Actors Johnny Depp and Amber Heard responded to the negative reaction of survivors of domestic violence


“Their experience deserves respect”

Two actors who played Johnny Depp and Amber Heard in a new film about the recent defamation trial of a former couple have reacted to the negative reaction of survivors of domestic violence.

Hot Take: The trial of Depp and Hurd, starring Mark Hapka and Megan Davis, which premiered last week on Tubi, recreates the sensational summer trial during which Depp sued Hurd for defamation in relation to a 2018 article in The Washington Post. .

In it, Heard wrote that he had experienced domestic violence, and although Depp is not directly mentioned by name in the article, his lawyers argued that this falsely implied that he had been sexually and physically abused by him during their marriage.

As a result, Depp awarded $10 million (£8 million) in damages and $5 million in punitive damages, and Heard was awarded $2 million (£1.5 million) after the jury concluded that Depp had slandered her through his lawyer.

In addition to the courtroom scenes, the new film “Hot Take” includes imaginary scenes of what could have happened behind closed doors during the couple’s relationship, including scenes of domestic violence.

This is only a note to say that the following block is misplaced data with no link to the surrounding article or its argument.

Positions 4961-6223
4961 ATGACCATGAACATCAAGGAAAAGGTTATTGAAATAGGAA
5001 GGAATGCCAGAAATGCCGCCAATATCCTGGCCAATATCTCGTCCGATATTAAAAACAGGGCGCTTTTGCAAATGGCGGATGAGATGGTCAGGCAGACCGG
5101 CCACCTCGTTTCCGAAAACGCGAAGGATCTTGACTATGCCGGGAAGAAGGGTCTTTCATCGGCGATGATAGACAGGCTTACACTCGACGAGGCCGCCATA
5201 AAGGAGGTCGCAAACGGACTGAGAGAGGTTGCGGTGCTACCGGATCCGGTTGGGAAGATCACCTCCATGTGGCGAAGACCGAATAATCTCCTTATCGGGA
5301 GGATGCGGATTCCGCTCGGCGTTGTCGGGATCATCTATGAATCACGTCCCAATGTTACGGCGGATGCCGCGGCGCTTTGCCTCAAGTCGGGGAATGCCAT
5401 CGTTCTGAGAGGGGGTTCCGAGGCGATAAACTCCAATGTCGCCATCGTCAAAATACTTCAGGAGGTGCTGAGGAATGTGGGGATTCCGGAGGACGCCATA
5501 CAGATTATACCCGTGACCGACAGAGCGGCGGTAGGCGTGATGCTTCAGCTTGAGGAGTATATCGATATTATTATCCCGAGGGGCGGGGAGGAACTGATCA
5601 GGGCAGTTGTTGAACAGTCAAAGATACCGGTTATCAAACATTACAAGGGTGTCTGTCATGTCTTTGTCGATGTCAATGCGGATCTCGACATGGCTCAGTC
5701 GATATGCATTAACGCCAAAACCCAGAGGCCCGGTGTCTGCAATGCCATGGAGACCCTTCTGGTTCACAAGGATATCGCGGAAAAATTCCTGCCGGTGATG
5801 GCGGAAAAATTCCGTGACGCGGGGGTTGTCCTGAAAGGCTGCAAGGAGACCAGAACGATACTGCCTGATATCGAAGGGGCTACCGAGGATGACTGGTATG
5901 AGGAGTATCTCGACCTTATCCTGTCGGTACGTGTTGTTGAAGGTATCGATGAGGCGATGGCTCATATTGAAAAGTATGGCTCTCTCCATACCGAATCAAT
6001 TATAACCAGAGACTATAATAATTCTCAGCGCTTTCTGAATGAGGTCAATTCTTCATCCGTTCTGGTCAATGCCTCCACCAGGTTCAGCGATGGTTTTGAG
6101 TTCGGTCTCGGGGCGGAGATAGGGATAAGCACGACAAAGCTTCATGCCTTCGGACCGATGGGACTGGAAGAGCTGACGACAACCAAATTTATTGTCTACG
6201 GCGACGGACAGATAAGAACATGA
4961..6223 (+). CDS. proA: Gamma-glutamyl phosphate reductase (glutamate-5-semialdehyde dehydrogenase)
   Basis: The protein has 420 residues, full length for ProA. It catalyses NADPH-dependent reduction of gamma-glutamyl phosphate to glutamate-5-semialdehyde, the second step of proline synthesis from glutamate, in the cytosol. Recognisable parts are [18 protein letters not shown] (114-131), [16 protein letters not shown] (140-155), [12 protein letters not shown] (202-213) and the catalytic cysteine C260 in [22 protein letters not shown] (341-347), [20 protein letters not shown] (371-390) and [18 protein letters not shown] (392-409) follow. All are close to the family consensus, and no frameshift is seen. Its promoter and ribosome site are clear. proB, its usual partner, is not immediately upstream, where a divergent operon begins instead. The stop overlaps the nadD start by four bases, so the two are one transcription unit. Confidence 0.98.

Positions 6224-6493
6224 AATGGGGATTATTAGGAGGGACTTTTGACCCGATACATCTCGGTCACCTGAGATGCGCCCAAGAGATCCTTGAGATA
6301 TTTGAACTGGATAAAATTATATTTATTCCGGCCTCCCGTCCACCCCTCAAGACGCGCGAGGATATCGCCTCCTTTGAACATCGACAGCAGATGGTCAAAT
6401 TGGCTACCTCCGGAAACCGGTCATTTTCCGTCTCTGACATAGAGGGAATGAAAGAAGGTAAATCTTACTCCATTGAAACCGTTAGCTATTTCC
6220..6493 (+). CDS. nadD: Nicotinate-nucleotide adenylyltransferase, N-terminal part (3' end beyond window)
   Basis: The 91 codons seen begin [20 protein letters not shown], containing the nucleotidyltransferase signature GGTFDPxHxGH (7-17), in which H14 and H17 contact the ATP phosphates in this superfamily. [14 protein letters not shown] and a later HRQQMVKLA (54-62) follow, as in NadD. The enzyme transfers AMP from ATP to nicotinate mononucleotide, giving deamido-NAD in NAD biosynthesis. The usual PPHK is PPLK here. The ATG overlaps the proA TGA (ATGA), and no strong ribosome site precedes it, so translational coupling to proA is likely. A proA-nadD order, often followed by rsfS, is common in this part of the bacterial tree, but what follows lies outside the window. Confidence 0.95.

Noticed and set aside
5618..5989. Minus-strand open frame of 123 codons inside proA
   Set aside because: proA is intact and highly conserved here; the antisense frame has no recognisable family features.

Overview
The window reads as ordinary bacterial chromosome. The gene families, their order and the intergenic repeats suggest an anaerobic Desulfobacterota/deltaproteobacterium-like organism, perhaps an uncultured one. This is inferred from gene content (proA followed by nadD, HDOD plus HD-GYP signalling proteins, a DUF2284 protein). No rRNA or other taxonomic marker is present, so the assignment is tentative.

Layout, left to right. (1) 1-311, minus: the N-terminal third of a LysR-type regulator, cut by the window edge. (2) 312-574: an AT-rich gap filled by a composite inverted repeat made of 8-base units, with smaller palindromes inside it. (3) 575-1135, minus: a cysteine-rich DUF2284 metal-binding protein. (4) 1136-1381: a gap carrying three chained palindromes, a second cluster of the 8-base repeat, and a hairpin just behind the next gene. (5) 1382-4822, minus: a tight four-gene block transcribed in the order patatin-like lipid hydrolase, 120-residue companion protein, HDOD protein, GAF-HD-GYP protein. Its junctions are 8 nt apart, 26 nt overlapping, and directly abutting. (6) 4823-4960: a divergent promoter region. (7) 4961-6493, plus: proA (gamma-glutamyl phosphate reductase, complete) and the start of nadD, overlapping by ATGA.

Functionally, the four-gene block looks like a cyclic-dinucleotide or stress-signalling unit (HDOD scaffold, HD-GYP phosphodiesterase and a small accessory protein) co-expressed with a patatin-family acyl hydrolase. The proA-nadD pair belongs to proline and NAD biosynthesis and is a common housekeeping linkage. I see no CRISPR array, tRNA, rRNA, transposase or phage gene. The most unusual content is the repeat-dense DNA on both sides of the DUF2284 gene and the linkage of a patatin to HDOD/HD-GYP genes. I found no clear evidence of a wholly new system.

Responding to the objections of survivors of domestic violence, Davis, who plays Heard, told Entertainment Weekly: “I think these people are very nervous about this movie and very nervous that something could flaunt such a serious thing as domestic violence.

“I think these people were very upset on social media because their experience deserves respect.

“For these people, I would like them to know that based on all my conversations with producers, directors and studios involved in this project, I believe that no one will go for it wanting something other than to try and portray the truth as best as possible from both sides. where we’re still not even sure what happened.”

Hapka also expressed hope that the film would humanize Depp and Heard, especially after the trial was perceived on social media.

“I think it’s terrible that they had to completely broadcast their entire experience and bring it to everyone’s opinion,” he said.

“But I think if we want to find a middle ground in all this, then these are the moments when things relate to people, and I just hope that the way we portrayed it in the film was able to bring real humanity.” to the situation, not just words on the stand.

“It really brought a lot more compassion to both of them, for me… the really important part of the film, which is also important to recognize, is the sensationalism of it all,” he added.

“It’s not achieved without so many factors, so many people involved, social media, people at home, all of this together has made it what it is, and that’s what we’re paying attention to.”


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